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Fertil Steril. 2019 Nov 4. pii: S0015-0282(19)32454-9. doi: 10.1016/j.fertnstert.2019.09.028. [Epub ahead of print]

Do à la carte menus serve infertility patients? The ethics and regulation of in vitro fertility add-ons.

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Centre for Biostatistics, Manchester Academic Health Science Centre, University of Manchester, Manchester, United Kingdom. Electronic address:
Psychological Medicine, Faculty of Medical and Health Sciences, University of Auckland, Auckland, New Zealand.
Jean Hailes Research Unit, School of Public Health and Preventative Medicine, Monash University, Clayton, Victoria, Australia.
Silent Sorority,
Cochrane Gynecology and Fertility Group, University of Auckland, Auckland, New Zealand.
Law Department, London School of Economics and Political Science, London, United Kingdom.
Department of Reproductive Health, Institute for Women's Health, University College London, London, United Kingdom.
Evidence-based Women's Health Care Research Group, Department of Obstetrics and Gynaecology, Monash University, Clayton, Victoria, Australia.


Add-on treatments are the new black. They are provided (most frequently, sold) to patients undergoing in vitro fertilization on the premise that they will improve the chances of having a baby. However, the regulation of add-ons is consistently minimal, meaning that they are introduced into routine practice before they have been shown to improve the live birth rate. Debate on the adequacy of this light-touch approach rages. Defenders argue that demands for a rigorous approval process are paternalistic, as this would delay access to promising treatments. Critics respond that promising treatments may turn out to have adverse effects on patients and their offspring, contradicting the clinician's responsibility to do no harm. Some add-ons, including earlier versions of preimplantation genetic testing for aneuploidy, might even reduce the live birth rate, raising the prospect of desperate patients paying more to worsen their chances. Informed consent represents a solution in principle, but in practice there is a clear tension between impartial information and direct-to-consumer advertising. Because the effects of a treatment cannot be known until it has been robustly evaluated, we argue that strong evidence should be required before add-ons are introduced to the clinic. In the meantime, there is an imperative to identify methods for communicating the associated risks and uncertainties of add-ons to prospective patients.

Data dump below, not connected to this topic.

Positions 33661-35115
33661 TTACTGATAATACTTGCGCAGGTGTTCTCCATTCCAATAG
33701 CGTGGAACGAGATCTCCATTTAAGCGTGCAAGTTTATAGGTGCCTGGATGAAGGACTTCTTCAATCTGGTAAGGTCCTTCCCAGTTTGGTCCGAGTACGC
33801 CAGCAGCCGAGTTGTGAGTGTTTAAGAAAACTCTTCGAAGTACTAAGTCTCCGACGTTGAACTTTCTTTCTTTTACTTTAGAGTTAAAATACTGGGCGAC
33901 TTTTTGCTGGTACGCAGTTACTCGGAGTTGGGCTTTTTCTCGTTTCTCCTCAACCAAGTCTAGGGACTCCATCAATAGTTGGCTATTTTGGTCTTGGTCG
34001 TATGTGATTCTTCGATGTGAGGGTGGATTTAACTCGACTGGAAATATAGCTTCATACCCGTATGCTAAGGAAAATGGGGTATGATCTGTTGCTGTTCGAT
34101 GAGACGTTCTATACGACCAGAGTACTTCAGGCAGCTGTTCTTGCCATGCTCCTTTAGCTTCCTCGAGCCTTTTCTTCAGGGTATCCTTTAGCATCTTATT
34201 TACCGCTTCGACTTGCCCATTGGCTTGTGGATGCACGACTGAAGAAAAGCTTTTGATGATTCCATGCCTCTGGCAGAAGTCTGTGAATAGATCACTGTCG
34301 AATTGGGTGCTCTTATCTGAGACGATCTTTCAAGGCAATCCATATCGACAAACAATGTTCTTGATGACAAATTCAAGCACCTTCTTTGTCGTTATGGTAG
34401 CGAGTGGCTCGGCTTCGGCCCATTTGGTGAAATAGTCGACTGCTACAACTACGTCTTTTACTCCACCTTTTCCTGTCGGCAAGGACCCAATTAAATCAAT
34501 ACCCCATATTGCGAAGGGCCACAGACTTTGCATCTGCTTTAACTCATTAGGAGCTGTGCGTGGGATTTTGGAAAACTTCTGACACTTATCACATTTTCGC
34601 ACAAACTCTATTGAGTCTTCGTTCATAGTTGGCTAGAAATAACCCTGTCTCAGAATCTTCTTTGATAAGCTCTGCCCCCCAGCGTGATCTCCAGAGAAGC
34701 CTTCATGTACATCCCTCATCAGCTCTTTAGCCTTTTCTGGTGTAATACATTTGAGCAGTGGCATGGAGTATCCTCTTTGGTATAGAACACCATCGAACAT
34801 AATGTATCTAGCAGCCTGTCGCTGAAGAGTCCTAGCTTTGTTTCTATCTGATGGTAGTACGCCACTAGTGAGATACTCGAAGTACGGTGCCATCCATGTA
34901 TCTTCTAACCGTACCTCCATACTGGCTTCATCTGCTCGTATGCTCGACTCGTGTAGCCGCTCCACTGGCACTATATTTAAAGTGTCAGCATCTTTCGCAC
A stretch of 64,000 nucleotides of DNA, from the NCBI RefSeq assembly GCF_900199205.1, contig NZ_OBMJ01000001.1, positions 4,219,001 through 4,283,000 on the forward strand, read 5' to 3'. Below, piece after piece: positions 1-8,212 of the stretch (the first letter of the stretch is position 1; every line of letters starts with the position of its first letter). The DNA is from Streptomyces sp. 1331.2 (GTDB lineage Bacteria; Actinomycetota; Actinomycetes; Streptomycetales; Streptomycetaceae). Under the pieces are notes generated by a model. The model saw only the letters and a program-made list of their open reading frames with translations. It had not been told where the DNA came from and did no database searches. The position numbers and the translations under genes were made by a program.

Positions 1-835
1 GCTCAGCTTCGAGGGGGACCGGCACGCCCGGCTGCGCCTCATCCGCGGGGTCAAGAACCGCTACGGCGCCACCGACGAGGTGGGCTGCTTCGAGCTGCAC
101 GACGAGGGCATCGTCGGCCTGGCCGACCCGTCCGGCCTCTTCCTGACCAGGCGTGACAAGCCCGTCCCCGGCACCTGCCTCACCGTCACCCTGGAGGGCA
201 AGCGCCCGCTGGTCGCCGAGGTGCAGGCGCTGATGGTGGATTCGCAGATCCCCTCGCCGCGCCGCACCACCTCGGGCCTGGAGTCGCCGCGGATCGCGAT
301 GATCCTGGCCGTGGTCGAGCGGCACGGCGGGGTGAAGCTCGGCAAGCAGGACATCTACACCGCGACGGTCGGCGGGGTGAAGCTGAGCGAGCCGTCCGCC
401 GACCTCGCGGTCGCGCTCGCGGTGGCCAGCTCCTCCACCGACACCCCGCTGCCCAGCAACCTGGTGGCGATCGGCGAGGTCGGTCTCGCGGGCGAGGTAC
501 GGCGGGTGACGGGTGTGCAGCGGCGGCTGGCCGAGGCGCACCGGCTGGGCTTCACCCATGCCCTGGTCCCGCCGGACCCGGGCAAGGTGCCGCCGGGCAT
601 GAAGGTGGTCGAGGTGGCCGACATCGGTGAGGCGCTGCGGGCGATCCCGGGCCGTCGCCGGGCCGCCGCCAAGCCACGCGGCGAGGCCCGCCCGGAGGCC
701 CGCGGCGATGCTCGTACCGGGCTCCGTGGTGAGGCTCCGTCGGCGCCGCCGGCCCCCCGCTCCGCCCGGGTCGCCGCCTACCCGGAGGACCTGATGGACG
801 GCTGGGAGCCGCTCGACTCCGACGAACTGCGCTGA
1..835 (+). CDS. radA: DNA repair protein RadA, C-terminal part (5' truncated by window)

IVF; add-ons; ethics; informed consent; regulation

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